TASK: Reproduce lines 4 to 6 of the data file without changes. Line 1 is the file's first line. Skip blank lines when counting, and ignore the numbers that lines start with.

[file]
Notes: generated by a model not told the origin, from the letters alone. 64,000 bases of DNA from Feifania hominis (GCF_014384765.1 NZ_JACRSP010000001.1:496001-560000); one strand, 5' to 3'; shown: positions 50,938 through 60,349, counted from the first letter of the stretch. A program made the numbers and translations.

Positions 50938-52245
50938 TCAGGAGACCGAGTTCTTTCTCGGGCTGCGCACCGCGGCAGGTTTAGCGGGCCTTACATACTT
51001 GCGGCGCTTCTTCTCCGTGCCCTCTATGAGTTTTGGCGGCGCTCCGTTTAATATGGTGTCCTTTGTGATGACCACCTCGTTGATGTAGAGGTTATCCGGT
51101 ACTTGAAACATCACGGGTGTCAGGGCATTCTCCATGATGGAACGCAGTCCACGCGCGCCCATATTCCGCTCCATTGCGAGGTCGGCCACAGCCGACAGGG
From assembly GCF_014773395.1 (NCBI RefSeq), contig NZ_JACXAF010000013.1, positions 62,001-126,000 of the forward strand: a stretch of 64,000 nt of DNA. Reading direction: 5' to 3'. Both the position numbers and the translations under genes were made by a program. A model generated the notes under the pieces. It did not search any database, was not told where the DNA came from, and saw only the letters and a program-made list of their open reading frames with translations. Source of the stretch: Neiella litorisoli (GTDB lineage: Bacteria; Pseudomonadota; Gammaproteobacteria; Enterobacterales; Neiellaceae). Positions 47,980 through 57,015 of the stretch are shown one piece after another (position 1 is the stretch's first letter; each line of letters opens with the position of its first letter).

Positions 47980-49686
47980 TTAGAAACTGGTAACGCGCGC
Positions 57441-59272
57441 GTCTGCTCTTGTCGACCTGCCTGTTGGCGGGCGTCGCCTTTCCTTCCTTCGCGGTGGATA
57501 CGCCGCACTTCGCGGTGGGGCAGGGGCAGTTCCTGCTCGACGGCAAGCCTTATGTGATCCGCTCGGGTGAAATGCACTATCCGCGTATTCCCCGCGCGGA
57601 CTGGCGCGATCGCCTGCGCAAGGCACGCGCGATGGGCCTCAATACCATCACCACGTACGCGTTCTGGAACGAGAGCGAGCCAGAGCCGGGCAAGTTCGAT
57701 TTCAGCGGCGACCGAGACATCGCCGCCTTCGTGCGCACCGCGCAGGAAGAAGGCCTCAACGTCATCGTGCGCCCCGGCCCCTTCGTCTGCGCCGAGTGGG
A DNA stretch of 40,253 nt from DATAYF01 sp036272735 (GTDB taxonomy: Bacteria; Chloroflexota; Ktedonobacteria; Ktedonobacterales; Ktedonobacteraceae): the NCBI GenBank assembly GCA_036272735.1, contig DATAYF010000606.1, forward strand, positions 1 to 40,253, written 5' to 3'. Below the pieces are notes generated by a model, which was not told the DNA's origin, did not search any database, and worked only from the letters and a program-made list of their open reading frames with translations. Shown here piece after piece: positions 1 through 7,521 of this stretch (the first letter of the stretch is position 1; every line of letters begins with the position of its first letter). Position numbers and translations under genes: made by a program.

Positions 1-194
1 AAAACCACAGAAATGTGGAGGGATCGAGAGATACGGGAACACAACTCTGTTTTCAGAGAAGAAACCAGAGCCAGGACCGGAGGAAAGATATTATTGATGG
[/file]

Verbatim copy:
51001 GCGGCGCTTCTTCTCCGTGCCCTCTATGAGTTTTGGCGGCGCTCCGTTTAATATGGTGTCCTTTGTGATGACCACCTCGTTGATGTAGAGGTTATCCGGT
51101 ACTTGAAACATCACGGGTGTCAGGGCATTCTCCATGATGGAACGCAGTCCACGCGCGCCCATATTCCGCTCCATTGCGAGGTCGGCCACAGCCGACAGGG
From assembly GCF_014773395.1 (NCBI RefSeq), contig NZ_JACXAF010000013.1, positions 62,001-126,000 of the forward strand: a stretch of 64,000 nt of DNA. Reading direction: 5' to 3'. Both the position numbers and the translations under genes were made by a program. A model generated the notes under the pieces. It did not search any database, was not told where the DNA came from, and saw only the letters and a program-made list of their open reading frames with translations. Source of the stretch: Neiella litorisoli (GTDB lineage: Bacteria; Pseudomonadota; Gammaproteobacteria; Enterobacterales; Neiellaceae). Positions 47,980 through 57,015 of the stretch are shown one piece after another (position 1 is the stretch's first letter; each line of letters opens with the position of its first letter).